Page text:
Imagine a lake so vast and so deep it is practically a sea. Imagine turquoise waters surrounded by emerald-green hills covered with fields and forests. Imagine shores dotted with people: fishermen praising their catch of the day at the top of their voice and women in colourful garments examining the fish and bargaining without mercy.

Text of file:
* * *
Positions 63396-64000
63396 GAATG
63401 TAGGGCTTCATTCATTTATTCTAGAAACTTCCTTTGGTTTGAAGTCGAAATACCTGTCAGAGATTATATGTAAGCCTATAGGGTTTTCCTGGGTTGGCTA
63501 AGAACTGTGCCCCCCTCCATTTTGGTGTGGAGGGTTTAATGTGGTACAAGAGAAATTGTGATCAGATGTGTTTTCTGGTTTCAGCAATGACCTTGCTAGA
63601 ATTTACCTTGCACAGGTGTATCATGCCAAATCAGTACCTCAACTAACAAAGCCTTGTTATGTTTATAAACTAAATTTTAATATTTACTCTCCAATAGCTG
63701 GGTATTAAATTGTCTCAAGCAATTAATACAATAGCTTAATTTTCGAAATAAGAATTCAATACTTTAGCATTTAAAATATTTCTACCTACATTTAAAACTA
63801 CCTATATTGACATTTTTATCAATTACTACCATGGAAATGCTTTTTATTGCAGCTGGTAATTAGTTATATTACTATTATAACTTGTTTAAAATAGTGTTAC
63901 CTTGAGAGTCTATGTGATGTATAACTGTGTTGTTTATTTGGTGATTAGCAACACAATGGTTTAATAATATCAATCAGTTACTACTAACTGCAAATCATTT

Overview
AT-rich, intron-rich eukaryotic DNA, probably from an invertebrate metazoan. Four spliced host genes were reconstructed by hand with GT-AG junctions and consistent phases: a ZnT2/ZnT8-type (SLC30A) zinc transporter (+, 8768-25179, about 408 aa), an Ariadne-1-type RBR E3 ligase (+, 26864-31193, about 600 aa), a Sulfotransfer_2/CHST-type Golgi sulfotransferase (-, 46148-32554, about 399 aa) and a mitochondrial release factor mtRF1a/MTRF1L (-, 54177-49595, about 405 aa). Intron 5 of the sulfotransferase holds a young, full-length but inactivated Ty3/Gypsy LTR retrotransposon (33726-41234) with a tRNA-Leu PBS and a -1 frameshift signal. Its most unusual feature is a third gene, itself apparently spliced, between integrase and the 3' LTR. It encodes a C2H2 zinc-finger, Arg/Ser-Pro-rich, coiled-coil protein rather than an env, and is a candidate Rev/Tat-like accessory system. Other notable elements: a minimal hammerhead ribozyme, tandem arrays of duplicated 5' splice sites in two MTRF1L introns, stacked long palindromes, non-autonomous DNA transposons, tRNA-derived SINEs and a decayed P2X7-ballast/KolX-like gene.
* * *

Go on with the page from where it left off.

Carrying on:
Welcome to Lake Kivu, one of the African Great Lakes located between Rwanda and Congo (DRC). It stretches 89 km long and 48 km wide, and reaches 500 m deep. Lake Kivu is not only one of the world’s largest and deepest lakes, but it is also one of only three known ‘exploding lakes’. Occasionally, the methane trapped underwater erupts pushing a cloud of carbon dioxide to the surface. This means that a swimmer that finds himself in the wrong place at the wrong time can get asphyxiated.